A puzzle introduced by Sam Loyd in 1878. It consists of 15 squares numbered from 1 to 15 which are placed in a box leaving one position out of the 16 empty. The goal is to rearrange the squares from a given arbitrary starting arrangement by sliding them one at a time into the configuration shown above. For some initial arrangements, this rearrangement is possible, but for others, it is not.

To address the solubility of a given initial arrangement, proceed as follows. If the Square containing the number
appears ``before'' (reading the squares in the box from left to right and top to bottom) numbers which are less
than , then call it an inversion of order , and denote it . Then define

where the sum need run only from 2 to 15 rather than 1 to 15 since there are no numbers less than 1 (so must equal 0). If is Even, the position is possible, otherwise it is not. This can be formally proved using Alternating Groups. For example, in the following arrangement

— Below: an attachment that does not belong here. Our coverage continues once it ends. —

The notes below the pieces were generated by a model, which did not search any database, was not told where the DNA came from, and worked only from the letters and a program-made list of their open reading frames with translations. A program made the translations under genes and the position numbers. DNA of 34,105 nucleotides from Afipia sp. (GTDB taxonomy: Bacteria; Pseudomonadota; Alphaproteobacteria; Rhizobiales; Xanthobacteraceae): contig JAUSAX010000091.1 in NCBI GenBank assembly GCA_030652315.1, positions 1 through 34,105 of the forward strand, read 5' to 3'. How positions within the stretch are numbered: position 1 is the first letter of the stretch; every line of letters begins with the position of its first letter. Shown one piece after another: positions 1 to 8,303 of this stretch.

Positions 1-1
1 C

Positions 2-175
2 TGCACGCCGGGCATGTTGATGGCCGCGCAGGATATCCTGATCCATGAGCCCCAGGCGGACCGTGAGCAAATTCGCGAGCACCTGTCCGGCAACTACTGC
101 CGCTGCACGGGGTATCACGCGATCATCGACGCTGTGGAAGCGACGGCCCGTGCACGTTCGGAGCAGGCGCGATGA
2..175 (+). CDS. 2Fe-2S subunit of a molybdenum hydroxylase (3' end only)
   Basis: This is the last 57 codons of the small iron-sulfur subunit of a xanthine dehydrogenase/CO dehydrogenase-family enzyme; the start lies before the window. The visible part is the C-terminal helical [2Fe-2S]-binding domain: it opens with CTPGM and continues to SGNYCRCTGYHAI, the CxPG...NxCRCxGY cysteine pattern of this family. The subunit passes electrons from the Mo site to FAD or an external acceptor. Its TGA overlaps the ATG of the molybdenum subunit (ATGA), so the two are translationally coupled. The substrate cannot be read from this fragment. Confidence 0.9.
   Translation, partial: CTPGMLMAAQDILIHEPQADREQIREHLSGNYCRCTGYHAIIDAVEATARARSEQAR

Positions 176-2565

(2 precedes 1) and all other , so and the puzzle cannot be solved.

**References**

Ball, W. W. R. and Coxeter, H. S. M. *Mathematical Recreations and Essays, 13th ed.* New York:
Dover, pp. 312-316, 1987.

Bogomolny, A. ``Sam Loyd's Fifteen.'' http://www.cut-the-knot.com/pythagoras/fifteen.html.

Bogomolny, A. ``Sam Loyd's Fifteen [History].'' http://www.cut-the-knot.com/pythagoras/history15.html.

Johnson, W. W. ``Notes on the `15 Puzzle. I.''' *Amer. J. Math.* **2**, 397-399, 1879.

Kasner, E. and Newman, J. R. *Mathematics and the Imagination.* Redmond, WA: Tempus Books, pp. 177-180, 1989.

Kraitchik, M. ``The 15 Puzzle.'' §12.2.1 in *Mathematical Recreations.* New York: W. W. Norton, pp. 302-308, 1942.

Story, W. E. ``Notes on the `15 Puzzle. II.''' *Amer. J. Math.* **2**, 399-404, 1879.

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1999-05-25